Penn State's turfgrass management program is widely regarded as the foremost program of its kind in the world. What sets us apart from others? Penn State expertise. The World Campus turfgrass management certificate was developed and is taught by faculty from the plant science, entomology, and plant pathology departments in Penn State's College of Agricultural Sciences. Our distinguished faculty members are experts in their respective disciplines and are computer-savvy instructors. They understand the unique demands of delivering academic content through the World Wide Web and other information technologies, and they are intimately involved in the teaching process.
A. J. Turgeon, Ph.D.
A.J. Turgeon is emeritus professor of turfgrass management and retired director of World Campus turfgrass programs. His specific research interests encompass turfgrass morphogenesis, edaphology and management systems.
Additionally, Dr. Turgeon is interested in the development and assessment of computer-based instructional learning resources for use in resident and distance educational programs. He continues to teach online courses in the turfgrass management programs offered through the Penn State World Campus.
Mr. Borger, instructor of turfgrass weed management, has been with Penn State for more than twenty years. He oversees a turfgrass field research program that encompasses the evaluations of grassy and broadleaf weed control, and plant growth regulators. He teaches numerous courses in both the resident and World Campus four-year and two-year turfgrass programs.
David Huff, Ph.D.
Dr. Huff, associate professor of turfgrass breeding and genetics, teaches courses in turfgrass management and turfgrass biology. His research includes using DNA markers, flow-cytometry, and cytology to sort through genomes of different grasses during the breeding process. Dr. Huff has been a professor at Penn State since 1994.
Mr. Kline develops management techniques for the golf industry through research in insect tolerable control on turfgrass and Christmas tree pests; integrated pest management programs for Christmas trees and turfgrass, efficacy studies conducted to evaluate conventional, biorational, and experimental formulations to suppress turfgrass insects; and the annual bluegrass weevil.
Andrew McNitt, Ph.D.
Andrew McNitt is a professor of soil science/turfgrass and the director of academic programs for turfgrass science. Dr. McNitt is the director of the Center for Sports Surface Research. He has been with Penn State for more than twenty-five years. His research focuses on golf green and athletic field construction and maintenance. Dr. McNitt has developed a number of innovative methods to obtain sports turf playing–surface quality and has evaluated how various construction and maintenance practices affect the safety and playability of a turf surface. He has also served as a consultant on numerous golf course construction and renovation projects, and athletic fields construction and renovation, at all levels of play — from high school through professional sports complexes.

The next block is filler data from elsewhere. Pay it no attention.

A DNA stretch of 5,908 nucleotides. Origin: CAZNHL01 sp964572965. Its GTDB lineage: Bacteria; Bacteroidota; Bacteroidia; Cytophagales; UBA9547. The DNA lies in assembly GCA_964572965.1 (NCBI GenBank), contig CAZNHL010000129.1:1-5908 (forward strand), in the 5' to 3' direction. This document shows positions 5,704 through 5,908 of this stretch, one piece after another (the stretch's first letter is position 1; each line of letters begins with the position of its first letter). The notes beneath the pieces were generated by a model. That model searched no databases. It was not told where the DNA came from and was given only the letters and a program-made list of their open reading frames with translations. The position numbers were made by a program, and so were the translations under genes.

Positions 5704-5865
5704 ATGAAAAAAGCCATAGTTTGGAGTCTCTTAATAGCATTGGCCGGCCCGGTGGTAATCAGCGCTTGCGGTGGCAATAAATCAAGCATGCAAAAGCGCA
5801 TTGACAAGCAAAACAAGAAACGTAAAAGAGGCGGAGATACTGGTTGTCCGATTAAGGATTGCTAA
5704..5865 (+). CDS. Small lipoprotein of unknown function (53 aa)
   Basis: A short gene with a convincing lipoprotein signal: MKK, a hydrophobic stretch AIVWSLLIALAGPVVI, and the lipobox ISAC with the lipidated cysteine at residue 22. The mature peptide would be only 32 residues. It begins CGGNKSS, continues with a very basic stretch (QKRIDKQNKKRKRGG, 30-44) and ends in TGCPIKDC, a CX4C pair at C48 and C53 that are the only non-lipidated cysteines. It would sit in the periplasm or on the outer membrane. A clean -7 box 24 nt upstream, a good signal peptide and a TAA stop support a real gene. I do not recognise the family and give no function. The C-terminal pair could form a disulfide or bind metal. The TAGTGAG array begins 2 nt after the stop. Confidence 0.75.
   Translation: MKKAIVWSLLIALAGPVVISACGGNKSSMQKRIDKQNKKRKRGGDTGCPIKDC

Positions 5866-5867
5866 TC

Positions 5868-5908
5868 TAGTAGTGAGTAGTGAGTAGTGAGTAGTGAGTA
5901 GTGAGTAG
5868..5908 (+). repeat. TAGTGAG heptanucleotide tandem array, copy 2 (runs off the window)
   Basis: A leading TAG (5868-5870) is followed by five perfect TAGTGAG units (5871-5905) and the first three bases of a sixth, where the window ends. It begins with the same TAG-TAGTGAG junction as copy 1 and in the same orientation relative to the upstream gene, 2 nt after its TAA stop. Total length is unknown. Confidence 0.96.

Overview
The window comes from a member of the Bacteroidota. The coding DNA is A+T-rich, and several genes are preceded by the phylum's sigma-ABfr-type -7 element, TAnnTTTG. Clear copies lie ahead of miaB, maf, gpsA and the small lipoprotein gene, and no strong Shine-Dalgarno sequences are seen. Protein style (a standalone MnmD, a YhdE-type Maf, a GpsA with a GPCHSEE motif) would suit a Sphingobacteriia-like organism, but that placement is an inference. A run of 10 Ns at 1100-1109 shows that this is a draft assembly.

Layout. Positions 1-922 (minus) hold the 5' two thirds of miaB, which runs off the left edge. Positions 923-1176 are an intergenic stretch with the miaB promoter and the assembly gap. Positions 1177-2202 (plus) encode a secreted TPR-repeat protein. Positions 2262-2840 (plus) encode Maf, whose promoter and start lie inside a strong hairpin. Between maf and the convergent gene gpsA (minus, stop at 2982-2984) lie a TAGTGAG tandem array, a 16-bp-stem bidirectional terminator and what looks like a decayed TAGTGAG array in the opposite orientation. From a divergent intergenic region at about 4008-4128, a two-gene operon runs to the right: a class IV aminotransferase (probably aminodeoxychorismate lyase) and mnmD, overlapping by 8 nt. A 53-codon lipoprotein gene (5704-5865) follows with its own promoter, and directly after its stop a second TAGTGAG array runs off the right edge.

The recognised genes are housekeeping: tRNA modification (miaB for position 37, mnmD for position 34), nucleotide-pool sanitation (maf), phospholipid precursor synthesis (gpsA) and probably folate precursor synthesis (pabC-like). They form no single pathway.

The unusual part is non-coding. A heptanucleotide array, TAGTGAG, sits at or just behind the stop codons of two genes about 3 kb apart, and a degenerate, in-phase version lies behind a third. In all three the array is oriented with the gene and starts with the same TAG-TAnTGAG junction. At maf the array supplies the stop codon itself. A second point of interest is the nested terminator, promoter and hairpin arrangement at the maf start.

Maxim Schlossberg, Ph.D.
Dr. Schlossberg, assistant professor of turfgrass nutrition, completed his undergraduate and graduate work in the southern United States. Having researched nutrition of both cool and warm season turfgrasses, his comprehensive instructional approach prepares students for careers anywhere in the world that demand exists for turfgrass managers. Dr. Schlossberg is currently developing fertilizer programs to optimize Penn A4 creeping bentgrass quality and nutrient uptake efficiency, as well as cultural methods to rapidly neutralize exchangeable acidity in turfgrass systems afflicted by acid-soil complex.
Richard Stehouwer, Ph.D.
Dr. Richard Stehouwer is a professor of environmental soil science. His extension program in environmental soil science serves a broad clientele including agriculture, industry, local municipalities, and state and federal regulatory agencies. Issues addressed in the program include soil-based recycling of agricultural, municipal and industrial and by-product materials, composting and compost utilization, mined land reclamation, brownfield restoration, and remediation of contaminated soils. His research program includes projects involving effects of long-term application of municipal sewage biosolids on the quality of agricultural soils and crops, and the effect of biosolids used in mine reclamation on acid mine drainage and nutrient discharge.
Wakar Uddin, Ph.D.
Dr. Uddin, assistant professor of plant pathology, is an expert in turfgrass diseases and control strategies. His research involves development of disease predictive models that help turfgrass managers in their timing of fungicide applications for maximum effectiveness. He also investigates the biology of pathogens that relate to virulence and host-parasite interactions that identify the susceptibility of various turfgrass species to attack by pathogens.